Sarah Webster Fabio, poet, educator, activist and literary critic
Herb Boyd | 8/10/2017, 11:05 a.m.
No matter which of the endeavors consumed her at the moment—poet, scholar, educator, musician, activist, literary critic, performer or mother—Sarah Webster Fabio did it with uncommon flair and creativity. But there was more than one occasion when all these facets surfaced as one, when her poetic voice took a scholarly bent in the classroom or in a lecture hall, and even at a political rally.
Born Jan. 20, 1928, in Nashville, Tenn., Fabio was a precocious child, and shortly after graduating from high school at 15 she enrolled in Spelman College. During her two years at the college she majored in English and history. When she returned to Nashville, she continued her academic pursuit at Fisk University, graduating at 18 in 1946.
She never explained why she didn’t return to Atlanta, but it might have been her infatuation with a dental student at Meharry Medical College. That infatuation matured into love and she married Cyril Leslie Fabio right after her graduation.
Soon the couple were off to Florida where Cyril Fabio, now a dentist, served in the military. For all Sarah Fabio’s ambitions to complete her master’s degree, there was the challenge of caring for five children, all of whom were born between 1949 and 1956.
It was not until Cyril Fabio ended his military stint and the family settled in California was there enough stability to allow Sarah Fabio to complete her master’s degree at San Francisco State College, now a university. Almost immediately after obtaining her degree she began teaching at Merritt College in 1965. She was there when the Black Studies movement flowered on the California campuses, when Huey Newton and Bobby Seale founded the Black Panther Party and when Maulana Karenga created his cultural institutions and the US Organization.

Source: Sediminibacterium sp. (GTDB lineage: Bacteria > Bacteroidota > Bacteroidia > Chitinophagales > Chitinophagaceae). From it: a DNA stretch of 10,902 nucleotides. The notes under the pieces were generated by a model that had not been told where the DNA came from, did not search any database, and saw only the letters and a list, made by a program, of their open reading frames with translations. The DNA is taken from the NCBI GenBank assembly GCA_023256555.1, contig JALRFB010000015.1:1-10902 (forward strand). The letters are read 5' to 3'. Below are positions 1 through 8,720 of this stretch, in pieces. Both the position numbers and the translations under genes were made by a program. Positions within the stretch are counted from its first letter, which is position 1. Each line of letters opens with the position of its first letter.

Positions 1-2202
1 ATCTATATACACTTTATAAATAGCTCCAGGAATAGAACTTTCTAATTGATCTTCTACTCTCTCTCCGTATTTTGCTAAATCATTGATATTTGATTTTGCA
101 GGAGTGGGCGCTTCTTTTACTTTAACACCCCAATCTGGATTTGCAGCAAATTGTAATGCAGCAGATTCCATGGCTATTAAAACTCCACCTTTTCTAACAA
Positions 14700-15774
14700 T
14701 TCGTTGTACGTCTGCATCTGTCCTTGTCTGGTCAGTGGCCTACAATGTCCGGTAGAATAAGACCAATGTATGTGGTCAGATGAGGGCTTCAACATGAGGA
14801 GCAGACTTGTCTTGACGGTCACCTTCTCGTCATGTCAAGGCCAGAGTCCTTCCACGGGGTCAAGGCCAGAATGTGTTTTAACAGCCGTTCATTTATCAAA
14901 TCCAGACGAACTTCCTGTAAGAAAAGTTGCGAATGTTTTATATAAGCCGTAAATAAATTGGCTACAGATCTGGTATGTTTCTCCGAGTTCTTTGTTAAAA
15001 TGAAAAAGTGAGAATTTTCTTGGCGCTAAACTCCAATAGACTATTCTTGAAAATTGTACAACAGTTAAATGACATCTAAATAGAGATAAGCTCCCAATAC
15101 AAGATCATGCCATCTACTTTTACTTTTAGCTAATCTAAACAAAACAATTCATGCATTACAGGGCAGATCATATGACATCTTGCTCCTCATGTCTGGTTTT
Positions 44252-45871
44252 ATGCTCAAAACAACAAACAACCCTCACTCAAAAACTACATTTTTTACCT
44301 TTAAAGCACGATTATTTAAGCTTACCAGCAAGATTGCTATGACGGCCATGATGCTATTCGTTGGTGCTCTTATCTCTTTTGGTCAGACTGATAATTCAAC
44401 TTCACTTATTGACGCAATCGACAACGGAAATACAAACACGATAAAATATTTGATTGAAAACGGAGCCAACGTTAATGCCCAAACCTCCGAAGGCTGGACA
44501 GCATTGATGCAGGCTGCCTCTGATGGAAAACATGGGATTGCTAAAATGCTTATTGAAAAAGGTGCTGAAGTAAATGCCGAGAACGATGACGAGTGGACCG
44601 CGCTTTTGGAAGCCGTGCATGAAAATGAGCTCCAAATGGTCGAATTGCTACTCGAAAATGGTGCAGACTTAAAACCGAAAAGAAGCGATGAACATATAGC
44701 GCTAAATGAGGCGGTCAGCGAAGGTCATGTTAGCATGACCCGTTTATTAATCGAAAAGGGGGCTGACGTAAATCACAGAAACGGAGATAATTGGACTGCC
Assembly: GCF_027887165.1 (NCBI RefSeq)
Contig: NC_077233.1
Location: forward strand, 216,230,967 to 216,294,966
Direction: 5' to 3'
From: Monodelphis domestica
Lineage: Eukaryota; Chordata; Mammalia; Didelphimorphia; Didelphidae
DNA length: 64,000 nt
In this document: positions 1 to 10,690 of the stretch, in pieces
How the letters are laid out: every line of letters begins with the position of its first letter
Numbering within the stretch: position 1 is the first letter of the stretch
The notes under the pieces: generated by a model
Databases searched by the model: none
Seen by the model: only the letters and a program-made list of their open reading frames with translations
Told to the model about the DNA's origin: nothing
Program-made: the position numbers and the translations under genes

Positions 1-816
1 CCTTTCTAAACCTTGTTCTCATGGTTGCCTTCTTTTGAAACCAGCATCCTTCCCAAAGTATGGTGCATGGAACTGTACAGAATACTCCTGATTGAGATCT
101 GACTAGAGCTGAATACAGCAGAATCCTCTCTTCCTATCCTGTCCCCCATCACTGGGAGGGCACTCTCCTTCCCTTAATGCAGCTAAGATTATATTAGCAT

With an abundant amount of energy and as a talented poet and teacher, in 1966 Fabio was among a coterie of young writers, artists and activists who attended the First World Festival of Negro Art in Dakar, Senegal. Later, she became even more ensconced in the Black Arts movement, and her leadership skills were often demanded at many of the universities in California and beyond. So valuable were her academic accomplishments and activism that she was among those who established the first Black Studies department at the University of California at Berkeley.
Her literary career blossomed in 1968 with the publication of her first book of poetry, “Saga of a Black Man” and a series of articles that appeared in all the leading journals and magazines, including Black Scholar, Black World, and the Journal of Black Renaissance. Her first book of poetry was defined as a “historical pageant” by Darwin T. Turner, who taught with Fabio at the University of Iowa. This “historical pageant” Turner mused was “a form more frequently used in Black theater than in modern American theater as a whole. Always intended for a Black community audience, the pageant, created by such Blacks as Langston Hughes, W. E. B. Du Bois and LeRoi Jones, does not imitate the well-made-play structure of initial situation, rising action, climax and dénouement. Instead, mixing historical with fictional characters and incidents, the dramatist, by means of episodic vignettes, sweeps the audience from the historical past of Blacks to a climactic present.”